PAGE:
Tonight’s selection is truly unspeakably beautiful music. A scion of the Dagar dynasty, Bahauddin Dagar, is the son of the great Zia Mohiuddin Dagar, and the only living and active proponent of the rudra veena the string instrument that is primary instrument of Dhrupad.
The Rudra Veena is an instrument that is rarely heard on the concert stage now, although just two centuries ago it reigned surpreme, and was regarded as the king of all instruments. It has a hollow tubular body called the dandi, on which are placed 24 frets, usually glued to the tube with beewax and resin, although some players also use frets tied to the dandi as in the sitar. There are four main playing strings and three to four drone strings. Attached to the tubular dandi are two hollow resonators made of dried and seasoned pumpkins.
Traditionally the veena was played with the player sitting in the vajrasana posture with his legs folded under him, and one of the two gourds placed on the left shoulder. Ustad Asad Ali Khan and Ustad Shamsuddin Faridi Desai are the only reputed players of the traditional veena in India today.
Ustad Zia Mohiuddin Dagar, son of Ustad Ziauddin Khan of Udaipur, developed a large and heavy veena that he played in a different posture because it was simply too heavy to be played in the traditional manner. His son Bahauddin Dagar is the sole performer today who plays on this variant of the instrument.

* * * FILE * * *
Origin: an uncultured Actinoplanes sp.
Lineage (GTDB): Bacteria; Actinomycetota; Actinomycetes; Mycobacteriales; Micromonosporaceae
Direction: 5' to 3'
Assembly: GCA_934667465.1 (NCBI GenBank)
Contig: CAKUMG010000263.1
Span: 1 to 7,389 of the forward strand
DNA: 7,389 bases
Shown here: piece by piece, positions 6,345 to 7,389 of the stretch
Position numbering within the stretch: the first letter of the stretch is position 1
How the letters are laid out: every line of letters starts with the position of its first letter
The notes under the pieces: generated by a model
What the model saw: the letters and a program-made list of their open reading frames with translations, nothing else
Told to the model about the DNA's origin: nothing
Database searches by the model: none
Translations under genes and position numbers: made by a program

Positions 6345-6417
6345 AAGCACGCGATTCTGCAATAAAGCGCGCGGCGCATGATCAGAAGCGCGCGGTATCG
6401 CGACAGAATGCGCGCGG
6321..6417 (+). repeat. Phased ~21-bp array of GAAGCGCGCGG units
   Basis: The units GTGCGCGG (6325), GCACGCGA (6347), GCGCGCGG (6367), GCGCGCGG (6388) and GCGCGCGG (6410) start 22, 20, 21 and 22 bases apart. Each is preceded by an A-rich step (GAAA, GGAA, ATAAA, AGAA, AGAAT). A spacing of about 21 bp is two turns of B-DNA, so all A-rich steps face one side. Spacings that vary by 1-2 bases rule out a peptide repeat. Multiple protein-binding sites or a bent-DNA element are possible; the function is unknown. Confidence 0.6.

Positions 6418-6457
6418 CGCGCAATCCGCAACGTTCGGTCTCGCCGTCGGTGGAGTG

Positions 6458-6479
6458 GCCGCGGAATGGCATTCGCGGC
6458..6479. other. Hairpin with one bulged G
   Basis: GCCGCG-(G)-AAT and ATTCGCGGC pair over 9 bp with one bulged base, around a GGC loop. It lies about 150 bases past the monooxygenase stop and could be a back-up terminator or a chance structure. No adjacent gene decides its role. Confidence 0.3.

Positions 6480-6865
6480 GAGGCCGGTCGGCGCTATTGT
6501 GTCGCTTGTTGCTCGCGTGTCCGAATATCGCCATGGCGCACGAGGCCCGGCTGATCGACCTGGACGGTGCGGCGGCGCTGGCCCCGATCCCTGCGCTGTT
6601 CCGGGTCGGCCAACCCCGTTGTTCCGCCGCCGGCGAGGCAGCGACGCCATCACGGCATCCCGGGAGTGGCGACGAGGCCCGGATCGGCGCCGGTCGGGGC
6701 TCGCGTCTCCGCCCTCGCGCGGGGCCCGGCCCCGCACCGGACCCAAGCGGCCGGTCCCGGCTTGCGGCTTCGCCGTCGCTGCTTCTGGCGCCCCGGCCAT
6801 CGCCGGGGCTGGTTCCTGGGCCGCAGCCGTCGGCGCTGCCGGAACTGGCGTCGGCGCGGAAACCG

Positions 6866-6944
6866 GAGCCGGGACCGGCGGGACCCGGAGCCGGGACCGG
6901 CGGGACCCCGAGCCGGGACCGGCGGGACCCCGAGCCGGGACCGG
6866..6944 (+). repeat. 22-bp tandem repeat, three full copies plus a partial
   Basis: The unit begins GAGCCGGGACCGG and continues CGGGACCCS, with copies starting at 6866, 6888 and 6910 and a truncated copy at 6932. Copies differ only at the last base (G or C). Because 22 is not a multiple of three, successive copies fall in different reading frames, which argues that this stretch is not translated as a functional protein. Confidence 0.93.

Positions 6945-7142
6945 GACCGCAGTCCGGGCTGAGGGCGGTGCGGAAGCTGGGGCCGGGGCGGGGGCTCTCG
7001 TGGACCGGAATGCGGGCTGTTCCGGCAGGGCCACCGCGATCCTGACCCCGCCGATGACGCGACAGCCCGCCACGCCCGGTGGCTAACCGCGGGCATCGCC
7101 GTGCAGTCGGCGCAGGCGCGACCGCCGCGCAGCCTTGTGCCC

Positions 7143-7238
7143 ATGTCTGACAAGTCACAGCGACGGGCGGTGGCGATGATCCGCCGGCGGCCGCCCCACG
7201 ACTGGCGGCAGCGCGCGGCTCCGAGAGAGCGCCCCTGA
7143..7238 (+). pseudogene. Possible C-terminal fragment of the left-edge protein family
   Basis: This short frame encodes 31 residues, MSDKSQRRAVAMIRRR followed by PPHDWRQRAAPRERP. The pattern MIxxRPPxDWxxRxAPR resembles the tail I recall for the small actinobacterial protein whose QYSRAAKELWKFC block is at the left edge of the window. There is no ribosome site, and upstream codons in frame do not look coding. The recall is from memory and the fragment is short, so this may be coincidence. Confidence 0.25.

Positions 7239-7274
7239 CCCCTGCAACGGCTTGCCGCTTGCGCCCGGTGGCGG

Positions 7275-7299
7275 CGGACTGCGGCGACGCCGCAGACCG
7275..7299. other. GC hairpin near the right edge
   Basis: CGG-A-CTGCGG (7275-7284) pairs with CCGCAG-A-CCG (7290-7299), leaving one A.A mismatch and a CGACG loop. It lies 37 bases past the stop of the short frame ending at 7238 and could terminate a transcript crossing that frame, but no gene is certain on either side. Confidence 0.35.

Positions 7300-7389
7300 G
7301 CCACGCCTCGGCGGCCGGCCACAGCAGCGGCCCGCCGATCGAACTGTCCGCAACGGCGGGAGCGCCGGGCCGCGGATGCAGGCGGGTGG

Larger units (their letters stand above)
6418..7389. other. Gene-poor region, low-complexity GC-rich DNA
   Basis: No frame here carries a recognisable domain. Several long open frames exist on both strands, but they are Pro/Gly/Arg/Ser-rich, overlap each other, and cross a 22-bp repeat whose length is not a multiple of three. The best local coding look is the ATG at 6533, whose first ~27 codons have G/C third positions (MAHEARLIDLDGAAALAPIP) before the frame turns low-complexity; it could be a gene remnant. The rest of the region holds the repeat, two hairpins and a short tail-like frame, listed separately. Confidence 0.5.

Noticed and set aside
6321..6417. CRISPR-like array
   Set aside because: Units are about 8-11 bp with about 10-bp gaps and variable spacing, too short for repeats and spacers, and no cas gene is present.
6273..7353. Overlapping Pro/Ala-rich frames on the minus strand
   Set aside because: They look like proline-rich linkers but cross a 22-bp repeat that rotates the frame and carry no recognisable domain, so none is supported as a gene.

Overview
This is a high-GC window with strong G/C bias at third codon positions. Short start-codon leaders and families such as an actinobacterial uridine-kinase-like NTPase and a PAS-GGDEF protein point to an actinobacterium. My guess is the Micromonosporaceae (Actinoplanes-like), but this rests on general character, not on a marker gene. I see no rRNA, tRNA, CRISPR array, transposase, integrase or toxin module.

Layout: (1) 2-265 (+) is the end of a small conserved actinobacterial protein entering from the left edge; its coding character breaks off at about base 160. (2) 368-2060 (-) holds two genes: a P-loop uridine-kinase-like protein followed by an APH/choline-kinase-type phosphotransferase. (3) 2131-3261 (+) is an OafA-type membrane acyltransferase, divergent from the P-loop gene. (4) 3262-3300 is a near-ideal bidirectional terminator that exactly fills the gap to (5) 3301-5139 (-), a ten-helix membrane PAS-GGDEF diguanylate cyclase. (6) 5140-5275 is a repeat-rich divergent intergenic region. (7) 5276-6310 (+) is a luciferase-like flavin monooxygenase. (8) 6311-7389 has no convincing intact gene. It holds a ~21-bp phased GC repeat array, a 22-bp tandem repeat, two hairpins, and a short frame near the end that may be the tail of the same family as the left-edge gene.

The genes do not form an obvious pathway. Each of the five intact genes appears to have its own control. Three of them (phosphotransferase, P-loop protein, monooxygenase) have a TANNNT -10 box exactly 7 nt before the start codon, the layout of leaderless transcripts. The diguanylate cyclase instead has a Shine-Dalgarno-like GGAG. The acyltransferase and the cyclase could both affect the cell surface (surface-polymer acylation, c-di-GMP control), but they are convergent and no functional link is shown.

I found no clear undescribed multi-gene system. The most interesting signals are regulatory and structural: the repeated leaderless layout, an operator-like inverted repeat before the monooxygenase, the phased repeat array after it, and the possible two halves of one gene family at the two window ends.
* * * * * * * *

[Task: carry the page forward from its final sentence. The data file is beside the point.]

The Rudra Veena is the ideal instrument for Dhrupad because its sound has the same richness of overtones that the voice acquires with the practice of Nada Yoga. The instrument, especially in the traditional posture, also responds to the flow of prana or vital breath.
The Rudra Veena is meant for a music that is perhaps too subtle and refined for the modern industrial age although it is together with vocal Dhrupad experiencing a revival especially in the west where there are now many serious students of this instrument.
Connect with the Universe.
01 Ragini Todi, Alap
02 Ragini Todi, Jod, & Jhala
03 Gat In Chautala